In June 2012 the U.S. Supreme Court issued a ruling in Miller v. Alabama, holding that mandatory life sentences without parole are unconstitutional for juvenile offenders. That decision has left some of Missouri’s offenders in limbo as state courts try to determine the best course of action.
Currently, there are 84 inmates in Missouri prisons serving life sentences for crimes committed when they were juveniles. Determining how to reform Missouri’s sentencing laws to comply with the high court’s decision will ultimately be up to state lawmakers. However, in the meantime the Missouri Supreme Court is hearing cases and trying to come up with an interim solution for these inmates.
Under current state law, the criminal charge of murder in the first degree can only be punished one of two ways: life without parole or death. An earlier Supreme Court decision held that it is also unconstitutional to sentence juvenile offenders to death. Advocates of juvenile justice have argued that the state’s lawmakers should set a broad range of sentencing options so judges can use their discretion in these cases.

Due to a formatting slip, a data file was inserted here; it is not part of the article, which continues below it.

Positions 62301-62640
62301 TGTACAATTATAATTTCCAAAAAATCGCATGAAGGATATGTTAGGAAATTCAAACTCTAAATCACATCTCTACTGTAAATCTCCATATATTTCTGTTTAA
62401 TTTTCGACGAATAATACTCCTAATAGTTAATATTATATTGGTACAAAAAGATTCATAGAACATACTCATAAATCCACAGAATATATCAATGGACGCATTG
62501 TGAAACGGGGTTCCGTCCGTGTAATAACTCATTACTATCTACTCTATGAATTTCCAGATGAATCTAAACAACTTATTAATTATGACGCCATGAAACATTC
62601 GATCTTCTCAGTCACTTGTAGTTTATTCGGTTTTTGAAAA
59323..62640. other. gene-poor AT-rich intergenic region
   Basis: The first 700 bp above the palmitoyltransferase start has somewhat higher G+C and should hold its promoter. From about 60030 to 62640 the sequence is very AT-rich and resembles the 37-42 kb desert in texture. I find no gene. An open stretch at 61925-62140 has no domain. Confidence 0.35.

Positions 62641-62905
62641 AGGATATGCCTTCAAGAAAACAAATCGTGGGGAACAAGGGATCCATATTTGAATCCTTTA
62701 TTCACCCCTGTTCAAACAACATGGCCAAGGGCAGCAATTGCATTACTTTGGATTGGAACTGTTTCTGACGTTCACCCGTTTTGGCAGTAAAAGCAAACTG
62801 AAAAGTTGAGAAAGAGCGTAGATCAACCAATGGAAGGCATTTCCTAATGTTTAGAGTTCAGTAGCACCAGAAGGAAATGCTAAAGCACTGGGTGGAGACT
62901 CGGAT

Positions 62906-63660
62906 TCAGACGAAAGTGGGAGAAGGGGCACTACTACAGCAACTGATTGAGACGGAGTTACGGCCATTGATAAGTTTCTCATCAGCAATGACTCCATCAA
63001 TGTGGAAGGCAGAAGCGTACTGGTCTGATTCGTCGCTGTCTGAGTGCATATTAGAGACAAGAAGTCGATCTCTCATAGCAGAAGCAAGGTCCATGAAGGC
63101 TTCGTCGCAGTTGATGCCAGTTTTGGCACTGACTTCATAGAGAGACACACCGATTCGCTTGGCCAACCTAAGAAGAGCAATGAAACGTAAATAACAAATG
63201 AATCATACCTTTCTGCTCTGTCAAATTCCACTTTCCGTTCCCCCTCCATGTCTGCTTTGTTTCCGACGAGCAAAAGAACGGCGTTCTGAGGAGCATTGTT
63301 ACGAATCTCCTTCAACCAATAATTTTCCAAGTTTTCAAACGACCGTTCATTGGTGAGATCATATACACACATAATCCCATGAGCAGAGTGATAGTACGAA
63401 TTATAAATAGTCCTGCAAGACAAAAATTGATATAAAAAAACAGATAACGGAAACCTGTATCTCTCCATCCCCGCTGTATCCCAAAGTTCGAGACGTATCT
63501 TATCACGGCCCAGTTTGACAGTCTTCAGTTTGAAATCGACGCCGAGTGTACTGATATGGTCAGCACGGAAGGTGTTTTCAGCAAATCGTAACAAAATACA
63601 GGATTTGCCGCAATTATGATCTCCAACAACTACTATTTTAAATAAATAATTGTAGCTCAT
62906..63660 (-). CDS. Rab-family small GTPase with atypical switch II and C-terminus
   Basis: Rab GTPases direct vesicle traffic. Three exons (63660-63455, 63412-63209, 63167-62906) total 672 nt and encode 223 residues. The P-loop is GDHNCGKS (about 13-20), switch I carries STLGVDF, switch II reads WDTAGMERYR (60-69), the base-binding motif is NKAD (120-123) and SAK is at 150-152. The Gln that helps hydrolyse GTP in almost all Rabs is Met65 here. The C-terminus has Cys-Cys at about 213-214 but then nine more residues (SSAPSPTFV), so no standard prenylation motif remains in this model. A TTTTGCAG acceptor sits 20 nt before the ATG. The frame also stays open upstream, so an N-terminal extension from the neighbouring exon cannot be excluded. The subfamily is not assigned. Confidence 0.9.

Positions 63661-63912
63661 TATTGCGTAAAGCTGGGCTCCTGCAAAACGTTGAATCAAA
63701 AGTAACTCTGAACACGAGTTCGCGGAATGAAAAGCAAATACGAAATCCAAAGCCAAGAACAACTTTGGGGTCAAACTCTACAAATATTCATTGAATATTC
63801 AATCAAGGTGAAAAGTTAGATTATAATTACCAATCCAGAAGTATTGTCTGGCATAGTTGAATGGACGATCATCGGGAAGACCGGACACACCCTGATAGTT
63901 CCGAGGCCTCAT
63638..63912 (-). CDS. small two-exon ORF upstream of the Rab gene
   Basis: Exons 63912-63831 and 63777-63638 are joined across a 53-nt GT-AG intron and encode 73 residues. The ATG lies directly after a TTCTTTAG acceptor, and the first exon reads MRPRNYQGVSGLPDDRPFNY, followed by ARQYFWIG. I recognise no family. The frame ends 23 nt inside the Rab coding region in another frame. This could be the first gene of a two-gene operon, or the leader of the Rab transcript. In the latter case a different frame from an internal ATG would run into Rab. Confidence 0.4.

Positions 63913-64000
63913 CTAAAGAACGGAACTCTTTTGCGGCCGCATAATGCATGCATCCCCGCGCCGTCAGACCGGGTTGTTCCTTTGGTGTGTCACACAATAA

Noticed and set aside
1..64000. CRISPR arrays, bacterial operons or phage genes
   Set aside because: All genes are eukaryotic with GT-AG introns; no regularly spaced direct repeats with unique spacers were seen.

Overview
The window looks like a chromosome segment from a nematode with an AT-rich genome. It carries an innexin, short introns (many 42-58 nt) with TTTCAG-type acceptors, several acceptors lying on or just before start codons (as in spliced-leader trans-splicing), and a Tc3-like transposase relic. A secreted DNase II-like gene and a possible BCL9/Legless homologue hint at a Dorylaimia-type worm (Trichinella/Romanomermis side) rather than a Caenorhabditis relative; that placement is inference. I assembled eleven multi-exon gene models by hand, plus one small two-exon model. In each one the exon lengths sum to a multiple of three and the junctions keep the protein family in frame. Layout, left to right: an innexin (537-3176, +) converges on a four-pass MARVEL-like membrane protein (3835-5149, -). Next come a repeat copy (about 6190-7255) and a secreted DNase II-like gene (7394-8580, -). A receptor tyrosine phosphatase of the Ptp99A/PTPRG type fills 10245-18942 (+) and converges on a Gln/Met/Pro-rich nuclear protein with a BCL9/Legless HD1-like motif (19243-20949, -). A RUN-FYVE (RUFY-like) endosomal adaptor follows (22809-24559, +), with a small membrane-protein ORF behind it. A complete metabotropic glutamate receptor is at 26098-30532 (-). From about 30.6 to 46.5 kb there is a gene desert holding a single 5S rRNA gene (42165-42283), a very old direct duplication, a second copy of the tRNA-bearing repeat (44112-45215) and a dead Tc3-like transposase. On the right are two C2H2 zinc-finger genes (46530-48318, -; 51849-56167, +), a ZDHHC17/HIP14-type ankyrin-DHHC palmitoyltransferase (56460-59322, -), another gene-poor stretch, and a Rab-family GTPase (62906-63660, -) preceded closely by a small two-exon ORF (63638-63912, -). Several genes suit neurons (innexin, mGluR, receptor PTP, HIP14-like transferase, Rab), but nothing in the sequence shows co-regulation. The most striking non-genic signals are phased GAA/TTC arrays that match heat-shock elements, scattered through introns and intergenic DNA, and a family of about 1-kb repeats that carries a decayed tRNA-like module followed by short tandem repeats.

Young people, including those who carry the most promise for our state and our future, will inevitably make mistakes. Mistakes are a vital part of growing up and they help us learn and become better people. However, when a young person is sentenced to live out the rest of their days in prison that promise can be dashed.
Of course the state has a valid interest in holding criminal offenders responsible for their actions and protecting public safety. However, the state also has an interest in making sure that children are treated fairly under the law so they have an opportunity to grow up and contribute to society.
We can hope that courts and lawmakers will take those competing interests seriously as they shape the future of the state’s juvenile offenders.
Source: St. Louis Post-Dispatch, “Missouri’s top court hears 2 cases of St. Louis juveniles given life sentences,” Jennifer Mann, April 30, 2013